Willamette National Forest, McKenzie River Ranger District; Oregon; Goose Project, 24378-24380 [2014-09700]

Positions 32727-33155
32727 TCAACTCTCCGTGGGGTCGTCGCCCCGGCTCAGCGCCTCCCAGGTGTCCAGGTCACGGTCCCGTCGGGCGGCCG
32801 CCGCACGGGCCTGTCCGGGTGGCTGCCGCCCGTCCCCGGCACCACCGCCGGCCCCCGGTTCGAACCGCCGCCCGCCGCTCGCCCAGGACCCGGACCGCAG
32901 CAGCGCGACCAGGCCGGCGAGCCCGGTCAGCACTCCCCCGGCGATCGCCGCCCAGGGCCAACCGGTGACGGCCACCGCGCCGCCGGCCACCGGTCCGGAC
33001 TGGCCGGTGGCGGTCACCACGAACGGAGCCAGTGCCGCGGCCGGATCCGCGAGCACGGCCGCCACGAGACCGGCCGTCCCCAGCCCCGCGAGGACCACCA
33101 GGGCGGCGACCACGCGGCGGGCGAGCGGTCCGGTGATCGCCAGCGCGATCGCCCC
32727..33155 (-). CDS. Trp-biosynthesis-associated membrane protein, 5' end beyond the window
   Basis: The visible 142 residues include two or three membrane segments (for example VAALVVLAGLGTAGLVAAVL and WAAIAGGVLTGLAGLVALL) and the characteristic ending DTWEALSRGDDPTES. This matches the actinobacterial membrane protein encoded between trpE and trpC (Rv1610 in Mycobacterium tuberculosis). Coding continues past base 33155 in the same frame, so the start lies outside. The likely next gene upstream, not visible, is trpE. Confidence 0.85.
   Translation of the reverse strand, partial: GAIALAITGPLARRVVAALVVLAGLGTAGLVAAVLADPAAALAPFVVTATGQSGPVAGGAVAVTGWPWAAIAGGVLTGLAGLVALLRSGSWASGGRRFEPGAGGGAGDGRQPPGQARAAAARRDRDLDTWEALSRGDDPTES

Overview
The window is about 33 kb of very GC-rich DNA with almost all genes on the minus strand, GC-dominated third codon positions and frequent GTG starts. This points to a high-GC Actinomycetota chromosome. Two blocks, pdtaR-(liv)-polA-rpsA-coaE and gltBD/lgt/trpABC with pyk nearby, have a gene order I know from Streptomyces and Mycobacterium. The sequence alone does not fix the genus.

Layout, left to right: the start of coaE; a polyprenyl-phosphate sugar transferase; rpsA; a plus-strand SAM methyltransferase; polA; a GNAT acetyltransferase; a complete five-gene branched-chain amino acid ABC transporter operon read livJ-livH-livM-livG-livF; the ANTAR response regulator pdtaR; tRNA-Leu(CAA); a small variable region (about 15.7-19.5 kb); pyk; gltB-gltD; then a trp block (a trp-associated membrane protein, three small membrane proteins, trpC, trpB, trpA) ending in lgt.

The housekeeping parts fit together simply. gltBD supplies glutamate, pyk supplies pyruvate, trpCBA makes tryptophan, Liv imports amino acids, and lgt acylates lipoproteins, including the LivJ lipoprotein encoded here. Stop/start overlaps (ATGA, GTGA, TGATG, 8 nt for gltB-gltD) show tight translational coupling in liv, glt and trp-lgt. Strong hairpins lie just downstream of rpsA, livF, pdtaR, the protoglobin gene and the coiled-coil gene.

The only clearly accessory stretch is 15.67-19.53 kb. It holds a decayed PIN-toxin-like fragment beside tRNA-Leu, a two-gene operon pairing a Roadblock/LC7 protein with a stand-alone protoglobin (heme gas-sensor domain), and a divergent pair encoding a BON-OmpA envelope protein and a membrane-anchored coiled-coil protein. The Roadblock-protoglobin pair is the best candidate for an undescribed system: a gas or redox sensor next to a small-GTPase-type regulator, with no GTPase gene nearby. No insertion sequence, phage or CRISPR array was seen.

Download as PDF 24378 Federal Register / Vol. 79, No. 83 / Wednesday, April 30, 2014 / Notices Completing vegetation type Herbicide application method Bearclover, grass ...................................................................................... Whitethorn, manzanita ground ................................................................. Deerbrush area ......................................................................................... Targeted area ground application. First follow-up would be radial ground application. First follow-up would be targeted ground application and additional follow-up would be radial ground application. Herbicide applications would be excluded near streams and special aquatic features as described below: Aquatic feature type Herbicide formulation Perennial Streams and Special Aquatic ............ Features ............................................................. Intermittent Streams .......................................... Aminopyralid, triclopyr, clopyralid ..................... Glyphosate ....................................................... Aminopyralid, triclopyr, clopyralid ..................... Glyphosate ....................................................... Aminopyralid, triclopyr, clopyralid ..................... Glyphosate ....................................................... 100. 50. 100 if wet, 50 if dry. 50 if wet, 25 if dry. 50 if wet, 25 if dry. 25 if wet, 10 if dry. on Monday May 15, 2014 from 4:00 p.m. to 7:00 p.m. It is important that reviewers provide their comments at such times and in such manner that they are useful to the agency’s preparation of the environmental impact statement. Therefore, comments should be provided prior to the close of the comment period and should clearly articulate the reviewer’s concerns and contentions. Comments received in response to this solicitation, including names and addresses of those who comment, will be part of the public record for this proposed action. Comments submitted anonymously will be accepted and considered, however. gap creations and no-cut leave areas) and regeneration harvest on ∼49 acres (through a two-aged system that would allow for the regeneration of younger trees underneath residual trees left from the original canopy). The proposed action would also include maintenance of approximately 43 miles of road and creation of approximately 8 miles of temporary roads. The project area surrounds the community of McKenzie Bridge and is intermixed with private and national forest lands. The proposed project would manage stands to improve stand conditions: Diversity, density, and structure; reduce hazardous fuel levels in the McKenzie Bridge Wildland-Urban Interface; and provide for a sustainable supply of timber products from within the project area. Ephemeral Streams ........................................... Hand grubbing or cutting would be used to release conifer seedlings within exclusion zones and within approximately 500 acres of critical habitat for Sierra Nevada yellow legged frog. Control of invasive plant species would follow integrated pest management principles including manual, mechanical, and chemical control methods. Chemical control methods may include directed foliar and radius application using clopyralid, aminopyralid, or glyphosate. Oaks stand improvement would include oak pruning/thinning or fencing as needed to improve oak regeneration and growth within approximately 900 acres of deer winter range and critical winter range. Small conifer trees would be removed within 20 feet of existing oaks within the deer winter and critical winter ranges. Fencing would be used to protect individual oaks from deer and cattle browsing with small cages 2–4 feet in diameter or by fencing areas 1⁄4 acre to 2 acres in size. Distance (feet) Dated: April 23, 2014. Laurence Crabtree, Forest Supervisor, Eldorado National Forest. DEPARTMENT OF AGRICULTURE Comments concerning the scope of the analysis must be received by May 30, 2014. The draft environmental impact statement is expected September 2014, and the final environmental impact statement is expected November 2014. Responsible Official Forest Service ADDRESSES: The Responsible Official is Laurence Crabtree, Forest Supervisor of the Eldorado National Forest. Willamette National Forest, McKenzie River Ranger District; Oregon; Goose Project Nature of Decision To Be Made AGENCY: mstockstill on DSK4VPTVN1PROD with NOTICES The Responsible Official may decide to implement the proposed action, take no action, or implement an alternative action. Scoping Process This notice of intent initiates the scoping process, which guides the development of the environmental impact statement. An open house will be held at the Amador District Office, 26820 Silver Drive, Pioneer, CA 95666, VerDate Mar<15>2010 17:41 Apr 29, 2014 Jkt 232001 [FR Doc. 2014–09698 Filed 4–29–14; 8:45 am] BILLING CODE 3410–11–M Forest Service, USDA. Notice of intent to prepare an environmental impact statement. ACTION: We propose to commercially harvest approximately 2,134 acres, reduce hazardous fuels through noncommercial thinning on ∼588 acres, and implement understory prescribe fire on ∼80 to ∼679 acres within the McKenzie Bridge Wildland-Urban Interface. Commercial harvest treatments would be comprised of variable density thinning on ∼2,085 acres (that includes SUMMARY: PO 00000 Frm 00008 Fmt 4703 Sfmt 4703 DATES: Send written comments to 57600 McKenzie HWY, McKenzie Bridge, OR 97413. Comments may also be sent via email to comments-pacific northwest-willamette-mckenzieriver@ fsfed.us, or via facsimile to 541–822– 7254. District open-house public meetings will be held at the McKenzie River district office (57600 McKenzie Hwy, McKenzie Bridge, OR 97413) on April 24, 2014 and May 1, 2014 from 1 p.m.–7 p.m. Goose open-house meetings will be held on May 2, 2014 at McKenzie Bridge, OR and May 9, 2014 at Leaburg, OR both from 5:30 p.m. to 7:30 p.m. at locations to be determined (please contact our office at 541–822– 3381 for updated information). These meetings provide additional E:\FR\FM\30APN1.SGM 30APN1 Federal Register / Vol. 79, No. 83 / Wednesday, April 30, 2014 / Notices opportunity for you to submit any scoping comments you may have. FOR FURTHER INFORMATION CONTACT: mstockstill on DSK4VPTVN1PROD with NOTICES James Rudisill atjamesrudisill@fs.fed.us or at 541–822–7203. Individuals who use telecommunication devices for the deaf (TDD) may call the Federal Information Relay Service (FIRS) at 1–800–877–8339 between 8 a.m. and 8 p.m., Eastern Time, Monday through Friday. SUPPLEMENTARY INFORMATION: Background On March 21, 2013, Judge Ann Aiken, United States District Judge, provided an Opinion and Order on Case No. 6:12– cv–00804–AA (Cascadia Wildlands and Oregon Wild, plaintiffs, v. United States Forest Service, defendant). The case involved a challenge to the authorization of the Goose Project (#29829) that had previously been decided on by the Forest Service on 09/13/2010 through the documentation of an Environmental Assessment and a corresponding Decision Notice and Finding of No Significant Impact. The Court found all but one of the plaintiffs’ arguments without merit. The Court found that the Forest Service provided a reasonably thorough analysis, adequately supported by materials in the administrative record, of the effects and consequences of the project on potential wilderness, the northern spotted owl, and riparian reserves. Although the Court found that the Forest Service disclosed such effects properly, this does not mean that it necessarily renders them insignificant. The Court stressed the importance that a significant effect need not actually occur to require the preparation of an Environmetal Impact Statement under the National Environmental Policy Act. The court stated that if there exists a substantial question as to whether a project may have a significant effect on the environment, then it is sufficient to trigger the preparation of an Environmetal Impact Statement. In this context, it was the court’s opinion that the environmental effects on potential wilderness, riparian reserves, and the northern spotted owl, although properly disclosed in the analysis of the Goose Project, still raised enough question as to whether they could be considered significant. As a result, the Court enjoined the Forest Service from moving forward with the Goose Project until an Environmental Impact Statement is prepared. Prior to the decision being litigated three timber sales contracts were awarded and are currently outstanding. These timber sale contracts are Ten Reoffer (contract #002679, VerDate Mar<15>2010 17:41 Apr 29, 2014 Jkt 232001 awarded to Seneca Sawmill), Golden (contract #002703, awarded to Seneca Sawmill), and Pegasus (contract #002638, awarded to Freres Lumber). The Forest Service is preparing an Environmental Impact Statement for the Goose Project in response to the Court’s Order and Opinion. Purpose and Need for Action The purpose of this project is to manage stands to improve stand conditions: Diversity, density, and structure; reduce hazardous fuel levels in the McKenzie Bridge Wildland-Urban Interface; and provide for a sustainable supply of timber products from within the Goose Project area, which covers a total of 13,181 acres of federal forested lands. A reduction in fires on the landscape over the past century, coupled with ingrowth of existing openings, has resulted in a deficient amount of young, regenerating early seral habitat on federal lands here. The project area contains four elk emphasis areas, three of which do not currently meet the Willamette Land and Resource Management Plan Standards and Guidelines for elk forage values. There is a need to enhance, create, and/or maintain regenerating early seral habitat in the project area to support wildlife species that depend on it. Riparian Reserves within the selected treatment units generally consist of dense and overstocked stands. Thinning is proposed in order to provide accelerated development of late successional connectivity, large diameter trees as large wood sources in streams and Riparian Reserves, and complex habitat structures representative of those that would result from natural disturbance patterns. Fire suppression has also resulted in increased fuel loading consisting of surface fuels, ladder fuels, and dense overstory canopies that increase potential impacts and risks to people, structures, and resources within and around the McKenzie Bridge WildlandUrban Interface. There is a need to treat hazardous fuels to reduce potential wildfire impacts and risk to private homes and other structures. This proposal is in alignment with the recommendations of the 2005 Lane County Community Wildfire Protection Plan and work the Oregon Department of Forestry has started to create defensible space around private residences in the McKenzie Bridge Wildland-Urban Interface. Forest stands selected for treatment are overstocked, from a tree health perspective, which decreases individual tree growth and increases tree and stand PO 00000 Frm 00009 Fmt 4703 Sfmt 4703 24379 stress. This leads to an increase in a stand’s susceptibility to successful insect and disease attack as well as competition-related mortality. The project would address this through tree thinning that removes some trees and leaves primarily the largest and healthiest trees, which then have a greater amount of resources available. As a result stand vigor would increase, and released trees would develop into larger trees more quickly. Tree species, age, and structure diversity would be maintained or enhanced. One of the management goals of the Willamette National Forest Land and Resource Management Plan (Willamette Forest Plan) is to provide a sustained yield of timber for commercial products (p, IV–5). The 1994 Record of Decision and Standards and Guidelines for Management of Habitat for LateSuccessional and Old-Growth Related Species Within the Range of the Northern Spotted Owl (Northwest Forest Plan) amends the Willamette Forest Plan and also recognizes ‘‘the need for a sustainable supply of timber . . . on a predictable and long-term basis’’ (p. 26). All of the proposed activity units are within the Adaptive Management Area and Matrix land management allocations that are identified as the areas where most of the scheduled timber harvest will occur (p C–39). The management of selected stands provides forest products in a manner that meets direction provided in the Willamette Forest Plan as amended by the Northwest Forest Plan. Proposed Action We propose to commercially harvest approximately 2,134 acres, reduce hazardous fuels through noncommercial thinning on ∼588 acres, and implement understory prescribe fire on ∼80 to ∼679 acres within the McKenzie Bridge Wildland-Urban Interface. Commercial harvest treatments would be comprised of variable density thinning on ∼2,085 acres (that includes gap creations and no-cut leave areas) and regeneration harvest on ∼49 acres. Reforestation would be implemented in regeneration units. Some variable thinning would include dominant tree release (including sugar pine release) and some would include a greater emphasis on creating early seral wildlife gaps. Harvest operations would be implemented by helicopter (451 acres), skyline (640 acres), and ground based (1,009 acres) logging systems. Fuel reductions would be implemented by hand and mechanical methods of ramoval and/or piling fuels that would then be burned on site through pile burning or understory prescribed fire. E:\FR\FM\30APN1.SGM 30APN1 24380 Federal Register / Vol. 79, No. 83 / Wednesday, April 30, 2014 / Notices The proposed action would also include maintenance of approximately 43 miles of road and creation of approximately 8 miles of temporary roads. Responsible Official, McKenzie River District Ranger Nature of Decision To Be Made Given the purpose and need, the scope of the decision to be made by the responsible official will be as follows: • Do the proposed actions comply with all applicable laws governing Forest Service actions? • Do the proposed actions comply with the applicable Standards and Guidelines found in the Willamette Land and Resource Management Plan (LRMP)? Æ If not, will the action amend the LRMP? • Does the Environmental Impact Statement have sufficient site-specific environmental analysis to make an informed decision? • Do the proposed actions meet the purpose and need for action? With these assurances the responsible official must decide: • Whether or not to select the proposed action or one of any other potential alternatives that may be developed, and what, if any, additional actions should be required. • Do any of the reasonably selectable alternatives, based on the criteria stated above, best meet the outstanding contractural obligations of the Forest Service on timber sales sold under the original Goose decision? And if so, is this an effective way to meet the intent of the project while meeting these obligations? • Are there alternative ways to meet the purpose of the project other than the proposed action we offer, which you would like the Forest Service to consider and analyze? • Is there any information about the project area, which you believe is important in the context of the proposed activities that you would like the Forest Service to consider? • What specifically are the potential effects of this proposal that you are particularly concerned about? For example, rather than simply stating that you would like a change in a proposed activity or that you would not like an activity to take place, it is most helpful to understand why you desire this. What are your underlying concerns with an activity or action; what are the effects from the activity that concern you? It is important that reviewers provide their comments at such times and in such manner that they are useful to the agency’s preparation of the environmental impact statement. Therefore, comments should be provided prior to the close of the comment period and should clearly articulate the reviewer’s concerns and contentions. Comments received in response to this solicitation, including names and addresses of those who comment, will be part of the public record for this proposed action. Comments submitted anonymously will be accepted and considered, however. Dated: April 18, 2014. Terry Baker, District Ranger. [FR Doc. 2014–09700 Filed 4–29–14; 8:45 am] BILLING CODE 3410–11–M mstockstill on DSK4VPTVN1PROD with NOTICES Scoping Process This notice of intent initiates the scoping process, which guides the development of the environmental impact statement. District open-house public meetings will be held for your convenience at the McKenzie River district office (57600 McKenzie Hwy, McKenzie Bridge, OR 97413) on April 24, 2014 and May 1, 2014 from 1 p.m.– 7 p.m. Goose open-house meetings will be held on May 2, 2014 at McKenzie Bridge, OR and May 9, 2014 at Leaburg, OR from 5:30 p.m. to 7:30 p.m. at locations to be determined (please contact our office at 541–822–3381 for updated information). All of these meetings provide an opportunity to gain more information regarding this proposed project and also provide an opportunity for you to submit any scoping comments you may have. We are interested in your comments on the following questions: VerDate Mar<15>2010 17:41 Apr 29, 2014 Jkt 232001 DEPARTMENT OF AGRICULTURE Rural Business-Cooperative Service Inviting Applications for Rural Cooperative Development Grants Rural Business-Cooperative Service, USDA. ACTION: Notice. AGENCY: USDA announces the availability of grants through the Rural Cooperative Development Grant (RCDG) Program for Fiscal Year 2014. Pursuant to The Consolidated Appropriations Act of 2014 (H.R. 3547) approximately $5.8 million is available. We are requesting proposals from applicants interested in improving the economic condition of rural areas through cooperative development. Eligible applicants include a non-profit corporation or an institution of higher education. SUMMARY: PO 00000 Frm 00010 Fmt 4703 Sfmt 4703 Applications are limited to one per applicant for a maximum of $200,000, and matching funds are required. The grant period is limited to a one-year timeframe. DATES: Complete applications must be submitted on paper or electronically according to the following deadlines: Paper applications must be postmarked and mailed, shipped, or sent overnight no later than June 30, 2014, to be eligible for FY 2014 grant funding. You may also hand carry your application to one of our field offices, but it must be received by close of business on the deadline date. Late applications are not eligible for FY 2014 grant funding. Electronic copies must be received by http://www.grants.gov no later than midnight eastern time June 24, 2014 to be eligible for FY 2014 grant funding. Please review the Grants.gov Web site at http://grants.gov/applicants/ organization_registration.jsp for instructions on the process of registering your organization as soon as possible to ensure you are able to meet the electronic application deadline. If you do not meet the deadline for submitting an electronic application, you may hand carry or submit a paper application by the deadline as discussed above. Late applications will not be eligible for FY 2014 grant funding. ADDRESSES: You should contact a USDA Rural Development State Office (State Office) if you have questions. You are encouraged to contact your State Office well in advance of the application deadline to discuss your project and ask any questions about the application process. Program guidance as well as application and matching funds templates may be obtained at http:// www.rurdev.usda.gov/bcp_rcdg.html. If you want to submit an electronic application, follow the instructions for the RCDG funding announcement located at http://www.grants.gov. If you want to submit a paper application, send it to the State Office located in the State where you are headquartered. If you are headquartered in Washington, DC please contact the Office of the Deputy Administrator, Cooperative Programs, Rural Business-Cooperative Service, at (202) 720–7558 for guidance on where to submit your application. Contact information for State Offices can be found at http://www.rurdev.usda. gov/StateOfficeAddresses.html. FOR FURTHER INFORMATION CONTACT: Office of the Deputy Administrator, Cooperative Programs, Rural BusinessCooperative Service, United States Department of Agriculture, 1400 Independence Avenue SW., Mail Stop E:\FR\FM\30APN1.SGM 30APN1